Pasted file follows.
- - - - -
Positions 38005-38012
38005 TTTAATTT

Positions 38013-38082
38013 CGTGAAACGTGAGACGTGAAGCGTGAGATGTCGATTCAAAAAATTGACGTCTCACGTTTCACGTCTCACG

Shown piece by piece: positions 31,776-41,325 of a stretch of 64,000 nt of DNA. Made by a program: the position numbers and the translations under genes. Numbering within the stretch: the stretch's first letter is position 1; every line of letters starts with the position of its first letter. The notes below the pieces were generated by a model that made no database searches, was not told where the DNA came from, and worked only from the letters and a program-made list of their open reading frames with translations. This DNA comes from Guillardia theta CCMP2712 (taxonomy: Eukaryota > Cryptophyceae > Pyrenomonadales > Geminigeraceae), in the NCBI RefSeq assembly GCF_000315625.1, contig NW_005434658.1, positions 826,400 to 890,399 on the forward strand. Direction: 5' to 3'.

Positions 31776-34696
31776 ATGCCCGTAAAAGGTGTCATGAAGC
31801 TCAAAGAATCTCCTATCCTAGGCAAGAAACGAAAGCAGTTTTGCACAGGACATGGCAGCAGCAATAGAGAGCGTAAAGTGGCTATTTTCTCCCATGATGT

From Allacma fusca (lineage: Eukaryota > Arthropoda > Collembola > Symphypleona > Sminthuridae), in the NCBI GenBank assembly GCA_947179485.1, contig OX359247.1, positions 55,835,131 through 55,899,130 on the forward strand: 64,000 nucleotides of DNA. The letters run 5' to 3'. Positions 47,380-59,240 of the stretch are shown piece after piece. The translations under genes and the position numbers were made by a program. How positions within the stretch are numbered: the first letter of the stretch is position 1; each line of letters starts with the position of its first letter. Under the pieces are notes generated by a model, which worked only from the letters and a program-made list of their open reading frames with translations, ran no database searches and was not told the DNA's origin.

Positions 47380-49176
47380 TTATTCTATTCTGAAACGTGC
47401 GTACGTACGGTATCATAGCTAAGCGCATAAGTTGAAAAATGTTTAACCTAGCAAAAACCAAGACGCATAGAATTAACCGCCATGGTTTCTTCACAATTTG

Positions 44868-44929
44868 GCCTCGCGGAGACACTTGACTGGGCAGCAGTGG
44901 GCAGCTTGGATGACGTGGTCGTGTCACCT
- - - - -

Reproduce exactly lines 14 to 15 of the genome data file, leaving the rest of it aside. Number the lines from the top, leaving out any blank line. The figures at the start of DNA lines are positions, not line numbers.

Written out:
44868 GCCTCGCGGAGACACTTGACTGGGCAGCAGTGG
44901 GCAGCTTGGATGACGTGGTCGTGTCACCT